Clinical Teaching Methods | Advantages and Benefits |

Clinical Teaching Methods

  • Teachmint

A clinical teaching method involves interpersonal communication among a teacher, a learner, and a learning group. This technique helps in identifying issues and provides knowledge for comprehending and resolving the issues by imparting relevant skills. Read on to understand the various aspects of clinical teaching methods.

4 Important Factors of Clinical Teaching:

Factors that need to be used constructively are as follows:

i. The teacher's role, knowledge, attitude, and skills

ii. The learners' roles, experiences, and knowledge

iii. Conditions or external influences which make the teaching-learning process better

iv. Kind of interaction occurring between teacher and learner

Applying clinical teaching  methods to education:

In education, clinical teaching methods involve the use of models of decision-making processes that medical practitioners apply. It even draws on the models used for educating medical interns for enhancement of their clinical judgment and related knowledge. Some principal features in the medical models can be useful for our understanding of teaching practice and teacher education. The key aspects can be used for learning by adapting and rethinking the medical model in an educational context.

Professionals draw evidence from numerous sources and relate them to the findings from a contemporary body of research. This is integrated into their knowledge related to the current situation for seeking more evidence, if needed, based on which actions are taken.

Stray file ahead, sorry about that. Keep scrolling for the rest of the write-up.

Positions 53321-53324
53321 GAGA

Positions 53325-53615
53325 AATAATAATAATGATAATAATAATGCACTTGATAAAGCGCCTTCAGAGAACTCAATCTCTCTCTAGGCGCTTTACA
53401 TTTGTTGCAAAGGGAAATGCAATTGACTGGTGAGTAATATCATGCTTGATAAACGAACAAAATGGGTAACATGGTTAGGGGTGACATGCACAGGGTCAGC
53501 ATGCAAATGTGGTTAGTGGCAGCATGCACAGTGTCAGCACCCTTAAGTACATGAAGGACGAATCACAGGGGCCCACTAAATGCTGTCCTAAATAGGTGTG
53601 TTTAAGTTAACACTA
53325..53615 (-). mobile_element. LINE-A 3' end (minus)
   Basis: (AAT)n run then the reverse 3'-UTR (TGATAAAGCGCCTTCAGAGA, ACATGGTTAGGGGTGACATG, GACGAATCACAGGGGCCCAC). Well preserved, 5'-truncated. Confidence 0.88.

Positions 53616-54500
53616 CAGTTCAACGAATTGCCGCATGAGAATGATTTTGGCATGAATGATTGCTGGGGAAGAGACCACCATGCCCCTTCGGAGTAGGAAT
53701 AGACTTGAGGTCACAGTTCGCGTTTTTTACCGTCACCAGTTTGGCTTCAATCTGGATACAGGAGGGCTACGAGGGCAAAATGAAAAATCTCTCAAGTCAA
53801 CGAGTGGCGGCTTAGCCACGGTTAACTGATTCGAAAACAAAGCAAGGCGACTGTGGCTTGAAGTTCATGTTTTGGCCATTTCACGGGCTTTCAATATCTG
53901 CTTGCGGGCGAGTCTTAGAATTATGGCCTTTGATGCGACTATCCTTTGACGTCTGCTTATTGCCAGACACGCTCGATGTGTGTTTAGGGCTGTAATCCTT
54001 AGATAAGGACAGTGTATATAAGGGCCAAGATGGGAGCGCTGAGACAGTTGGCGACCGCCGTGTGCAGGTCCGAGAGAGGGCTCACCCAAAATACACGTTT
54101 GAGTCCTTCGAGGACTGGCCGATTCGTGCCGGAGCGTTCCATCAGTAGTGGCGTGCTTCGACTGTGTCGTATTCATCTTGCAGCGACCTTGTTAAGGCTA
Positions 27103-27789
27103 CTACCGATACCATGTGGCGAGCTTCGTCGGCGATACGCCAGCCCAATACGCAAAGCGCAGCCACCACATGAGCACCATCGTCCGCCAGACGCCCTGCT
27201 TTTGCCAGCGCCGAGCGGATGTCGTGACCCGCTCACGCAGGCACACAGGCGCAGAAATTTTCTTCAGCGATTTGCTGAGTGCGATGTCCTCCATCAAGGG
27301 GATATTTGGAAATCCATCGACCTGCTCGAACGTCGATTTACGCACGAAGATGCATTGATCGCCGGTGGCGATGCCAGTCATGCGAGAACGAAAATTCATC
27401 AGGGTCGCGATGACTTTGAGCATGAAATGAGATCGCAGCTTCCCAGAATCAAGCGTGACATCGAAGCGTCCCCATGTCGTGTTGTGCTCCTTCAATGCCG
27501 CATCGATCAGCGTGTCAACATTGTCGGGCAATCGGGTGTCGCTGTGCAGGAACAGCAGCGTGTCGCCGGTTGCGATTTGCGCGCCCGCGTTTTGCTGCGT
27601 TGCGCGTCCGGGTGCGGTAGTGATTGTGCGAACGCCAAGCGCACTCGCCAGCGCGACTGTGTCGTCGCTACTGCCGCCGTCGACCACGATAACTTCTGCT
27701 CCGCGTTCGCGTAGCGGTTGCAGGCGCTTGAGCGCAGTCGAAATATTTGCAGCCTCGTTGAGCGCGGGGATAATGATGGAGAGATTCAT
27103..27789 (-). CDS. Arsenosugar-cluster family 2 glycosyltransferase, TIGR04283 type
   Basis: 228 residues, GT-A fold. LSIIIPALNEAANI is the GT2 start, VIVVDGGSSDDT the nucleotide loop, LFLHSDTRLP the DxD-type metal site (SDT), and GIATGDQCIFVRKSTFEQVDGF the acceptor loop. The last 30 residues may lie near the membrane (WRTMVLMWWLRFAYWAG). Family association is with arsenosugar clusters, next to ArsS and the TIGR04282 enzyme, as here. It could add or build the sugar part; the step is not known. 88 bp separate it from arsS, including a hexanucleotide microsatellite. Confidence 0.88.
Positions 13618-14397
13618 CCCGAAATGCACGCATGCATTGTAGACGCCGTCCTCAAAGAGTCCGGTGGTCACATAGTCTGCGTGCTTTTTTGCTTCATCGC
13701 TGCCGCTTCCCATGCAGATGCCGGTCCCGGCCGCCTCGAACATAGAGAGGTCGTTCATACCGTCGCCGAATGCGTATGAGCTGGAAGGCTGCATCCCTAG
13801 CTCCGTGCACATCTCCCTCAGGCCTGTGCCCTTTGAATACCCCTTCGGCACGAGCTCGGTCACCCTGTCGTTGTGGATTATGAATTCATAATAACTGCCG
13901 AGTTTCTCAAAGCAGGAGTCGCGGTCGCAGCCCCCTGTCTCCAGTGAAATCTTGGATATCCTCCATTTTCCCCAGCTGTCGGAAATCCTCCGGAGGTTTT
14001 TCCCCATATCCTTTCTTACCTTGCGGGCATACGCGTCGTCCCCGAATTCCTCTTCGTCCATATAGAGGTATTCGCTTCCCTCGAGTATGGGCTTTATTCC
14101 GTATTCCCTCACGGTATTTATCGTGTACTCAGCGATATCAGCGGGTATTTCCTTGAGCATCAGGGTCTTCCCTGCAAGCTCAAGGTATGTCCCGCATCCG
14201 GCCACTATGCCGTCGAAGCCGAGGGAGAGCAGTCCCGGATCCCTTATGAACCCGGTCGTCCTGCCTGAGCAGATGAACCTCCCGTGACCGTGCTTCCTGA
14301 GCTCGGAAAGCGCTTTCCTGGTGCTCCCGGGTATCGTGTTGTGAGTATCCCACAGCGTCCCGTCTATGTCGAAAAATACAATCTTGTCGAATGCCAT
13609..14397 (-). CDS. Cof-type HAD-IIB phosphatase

Here is how clinical teaching method is applied:

i. Teachers make decisions about teaching by using evidence regarding what students have learned and what they are ready to learn.

ii. Current research evidence is drawn by the teacher, regarding effective practice in making decisions on how to work with one or a group of students.

iii. Information is integrated with regard to a student, his/her characteristics, and prior experiences for making any decision related to the student as well as the teaching method.

iv. The impact of teaching on student learning is regularly evaluated.

v. A teacher uses professional judgment to understand a student and his/her learning requirements for decisions on what, when and how to teach.

vi. Strong connection is established between courses and practical applications through a shared understanding and commitment to reasoning and practice.

vii. There has to be a shared community for practicing.

viii. There has to be a professional conversation between the novice and the mentor, involving questions for which explicit reasoning is provided.

Research areas in the development of clinical skills in clinical teaching methods:

i. Developing expertise in diagnostic reasoning:

It requires experience with a range of analytical and non-analytical strategies. Analytical techniques include generating formal hypotheses for keeping diagnostic possibilities open during the process of reasoning to eliminate chances of premature closure. Similarly, non-analytical methods involve recognizing the patterns of efficiency and avoiding distraction because of trivial features. Formally teaching students analytical and non-analytical reasoning processes results in better diagnostic accuracy.